Exclusive to the Trib: No more sitting ducks — we must arm our soldiers on their bases
Can mass shootings be stopped or prevented? The Obama administration's political views prevent it from even considering certain obvious solutions.
On Tuesday the Department of Defense released its report on the Sept. 16 Washington Navy Yard shooting. But the report focuses solely on how mental illness of the assailant went unreported.
There clearly were mistakes. The Navy did not properly report multiple troublesome incidents during Aaron Alexis' active-duty service. The government did not tell his employer about any of these problems. When the private contractor noticed instances of psychological instability, it thought that they were aberrations, not part of a pattern, and didn't report these back to the government.
However, it would be foolish to believe that all potential mass shooters will be identified in advance. Even with better reporting practices, many will slip through the cracks. Besides, it is always much easier in hindsight to realize that people had mental health issues. Besides, mentally ill employees are not the only threat to military bases. Determined terrorists pose a serious threat, too.
What should be done if the screening for mental illness fails? Or when there is a terrorist plot?
Currently, soldiers on military bases are not allowed to carry guns. Indeed, the military specifically forbids personnel from carrying firearms for personal protection except when “a credible and specific threat against [military] personnel [exists] in that region.”
Thus, during the Navy yard shooting, the unarmed JAG officers, Marines, could do nothing but cower as the shooter fired round after round. What's more, military bases have few military police, as crime rates on bases are normally low and many are still stationed in Afghanistan.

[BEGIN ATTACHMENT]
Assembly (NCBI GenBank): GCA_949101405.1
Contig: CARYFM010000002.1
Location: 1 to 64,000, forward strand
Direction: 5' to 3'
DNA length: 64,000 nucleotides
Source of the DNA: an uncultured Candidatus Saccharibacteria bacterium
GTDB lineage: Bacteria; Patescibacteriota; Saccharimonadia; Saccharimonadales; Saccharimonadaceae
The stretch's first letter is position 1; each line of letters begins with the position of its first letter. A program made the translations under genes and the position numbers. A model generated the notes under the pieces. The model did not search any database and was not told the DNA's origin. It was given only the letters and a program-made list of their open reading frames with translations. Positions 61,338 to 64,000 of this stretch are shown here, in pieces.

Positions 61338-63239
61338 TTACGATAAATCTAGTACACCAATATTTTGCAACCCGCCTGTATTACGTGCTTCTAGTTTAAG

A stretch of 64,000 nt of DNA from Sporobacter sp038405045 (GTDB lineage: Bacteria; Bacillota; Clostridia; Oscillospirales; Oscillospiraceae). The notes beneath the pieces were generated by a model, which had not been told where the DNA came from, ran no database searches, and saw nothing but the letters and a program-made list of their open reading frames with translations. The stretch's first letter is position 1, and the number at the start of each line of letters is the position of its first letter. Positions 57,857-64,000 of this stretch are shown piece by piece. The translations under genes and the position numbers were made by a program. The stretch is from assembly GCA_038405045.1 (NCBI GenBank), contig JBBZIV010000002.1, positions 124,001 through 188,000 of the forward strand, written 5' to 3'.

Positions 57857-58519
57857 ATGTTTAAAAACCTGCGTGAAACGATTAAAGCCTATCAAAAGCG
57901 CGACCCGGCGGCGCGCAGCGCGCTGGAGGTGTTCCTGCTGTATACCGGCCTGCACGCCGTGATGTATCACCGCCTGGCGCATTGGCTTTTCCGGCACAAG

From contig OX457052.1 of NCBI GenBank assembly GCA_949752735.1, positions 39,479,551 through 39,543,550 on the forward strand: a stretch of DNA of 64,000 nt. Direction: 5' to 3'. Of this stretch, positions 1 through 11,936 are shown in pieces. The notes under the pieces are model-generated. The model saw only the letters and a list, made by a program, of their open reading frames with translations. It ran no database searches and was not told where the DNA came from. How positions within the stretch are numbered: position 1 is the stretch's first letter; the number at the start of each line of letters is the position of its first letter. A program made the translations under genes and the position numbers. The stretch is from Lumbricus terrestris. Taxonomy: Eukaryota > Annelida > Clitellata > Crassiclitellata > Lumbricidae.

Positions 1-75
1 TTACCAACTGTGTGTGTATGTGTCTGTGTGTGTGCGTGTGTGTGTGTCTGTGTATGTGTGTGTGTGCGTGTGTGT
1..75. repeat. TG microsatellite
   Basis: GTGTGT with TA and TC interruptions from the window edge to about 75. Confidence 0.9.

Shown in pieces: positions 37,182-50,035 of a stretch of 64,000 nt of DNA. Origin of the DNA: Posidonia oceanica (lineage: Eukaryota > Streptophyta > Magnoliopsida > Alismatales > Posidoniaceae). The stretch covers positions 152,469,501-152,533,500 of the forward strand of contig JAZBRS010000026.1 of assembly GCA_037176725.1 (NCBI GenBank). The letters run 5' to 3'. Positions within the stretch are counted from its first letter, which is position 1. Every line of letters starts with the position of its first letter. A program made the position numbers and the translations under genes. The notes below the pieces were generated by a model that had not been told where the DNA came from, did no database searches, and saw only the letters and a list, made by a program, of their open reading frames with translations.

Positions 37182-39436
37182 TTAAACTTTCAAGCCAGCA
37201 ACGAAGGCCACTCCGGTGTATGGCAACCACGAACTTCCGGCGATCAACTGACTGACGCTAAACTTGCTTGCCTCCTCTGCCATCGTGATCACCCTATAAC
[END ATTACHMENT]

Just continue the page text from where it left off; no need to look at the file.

And it was a similar story in 2009 at Fort Hood. Maj. Nidal Hasan was unchallenged as he stood on a desk and kept shooting down victim after victim in work cubicles.
Even in Europe, with its normally anti-gun sentiments, the thinking is starting to sway toward active self-defense, allowing normal people — not just off-duty police — to carry guns. The head of Interpol, Ron Noble, stated last fall that there are two ways to protect people: “One is to say we want an armed citizenry; you can see the reason for that. Another is to say the enclaves are so secure that in order to get into the soft target you're going to have to pass through extraordinary security.”
He pointed to the real problem: “How do you protect soft (civilian) targets? That's really the challenge. You can't have armed police forces everywhere.”
Noble's comments came right after the terrorist attack at the Westgate Mall in Nairobi, Kenya, where 68 people were fatally shot. It should be no surprise that in Kenya both open and concealed carrying of firearms by civilians is banned. Obviously, the ban didn't stop the terrorists. And we have to recognize that the vast majority of mass public shootings have been extensively planned beforehand — often many months or even years in advance — making it extremely difficult to secure areas.
Even American police understand the problem with “gun-free zones.” Last year, PoliceOne, the largest organization of officers in the United States, with 450,000 members, asked its members, “What would help most in preventing large-scale shootings in public?” Their most frequent answer, with 30 percent support, was “more permissive concealed carry policies for civilians.”
Immediately after the Washington Navy Yard shooting, President Obama called for more gun control. But none of the new laws he advocated would have stopped this attack. A shotgun was used in the attack, not one of the guns that Obama wanted banned. Since the killer had a government security clearance, no background checks would have stopped him from acquiring a gun. And Washington already has some of the toughest gun control laws in the country.
News stories following the Defense Department report proclaimed, “Navy Yard shooting could have been stopped.” But figuring out what needed to be done after the fact is always easy. Even if reporting is done better in the future, it doesn't mean that the next shooter would indeed be caught before it is too late.
We need to trust soldiers to carry weapons on bases. That would provide another line of defense against any attacks and not leave our soldiers as sitting ducks.
John R. Lott Jr. is the president of the Crime Prevention Research Center and the author of the third edition of “More Guns, Less Crime” (University of Chicago Press, 2010).
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